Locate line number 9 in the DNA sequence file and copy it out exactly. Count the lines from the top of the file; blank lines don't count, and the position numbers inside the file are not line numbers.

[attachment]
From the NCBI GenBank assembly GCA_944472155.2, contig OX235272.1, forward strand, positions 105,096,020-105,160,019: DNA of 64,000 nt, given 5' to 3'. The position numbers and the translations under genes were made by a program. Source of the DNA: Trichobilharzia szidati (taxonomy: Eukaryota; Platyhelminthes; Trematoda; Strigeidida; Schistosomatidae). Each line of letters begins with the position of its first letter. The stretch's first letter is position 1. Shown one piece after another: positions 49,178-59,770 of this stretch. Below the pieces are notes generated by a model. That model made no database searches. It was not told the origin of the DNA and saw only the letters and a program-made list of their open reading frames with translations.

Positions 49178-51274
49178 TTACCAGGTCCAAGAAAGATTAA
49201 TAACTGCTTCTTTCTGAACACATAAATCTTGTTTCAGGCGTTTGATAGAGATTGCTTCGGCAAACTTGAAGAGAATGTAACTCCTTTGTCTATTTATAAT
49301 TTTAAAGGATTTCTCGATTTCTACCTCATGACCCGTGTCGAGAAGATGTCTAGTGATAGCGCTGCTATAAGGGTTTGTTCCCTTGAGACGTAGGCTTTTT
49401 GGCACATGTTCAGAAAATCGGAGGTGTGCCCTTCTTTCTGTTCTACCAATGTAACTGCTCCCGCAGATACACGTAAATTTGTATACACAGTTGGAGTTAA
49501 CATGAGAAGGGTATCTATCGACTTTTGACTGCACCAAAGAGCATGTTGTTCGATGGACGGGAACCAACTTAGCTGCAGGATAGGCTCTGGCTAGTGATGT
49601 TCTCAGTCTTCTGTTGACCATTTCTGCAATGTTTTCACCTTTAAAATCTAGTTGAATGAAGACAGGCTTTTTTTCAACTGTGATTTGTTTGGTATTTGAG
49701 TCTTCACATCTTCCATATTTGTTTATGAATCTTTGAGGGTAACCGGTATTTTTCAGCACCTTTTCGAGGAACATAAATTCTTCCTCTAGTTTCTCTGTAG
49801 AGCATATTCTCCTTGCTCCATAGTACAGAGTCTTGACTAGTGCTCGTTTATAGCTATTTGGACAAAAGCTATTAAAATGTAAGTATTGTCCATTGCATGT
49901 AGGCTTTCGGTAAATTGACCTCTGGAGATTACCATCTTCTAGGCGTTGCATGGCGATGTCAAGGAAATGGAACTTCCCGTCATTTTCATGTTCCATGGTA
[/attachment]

49701 TCTTCACATCTTCCATATTTGTTTATGAATCTTTGAGGGTAACCGGTATTTTTCAGCACCTTTTCGAGGAACATAAATTCTTCCTCTAGTTTCTCTGTAG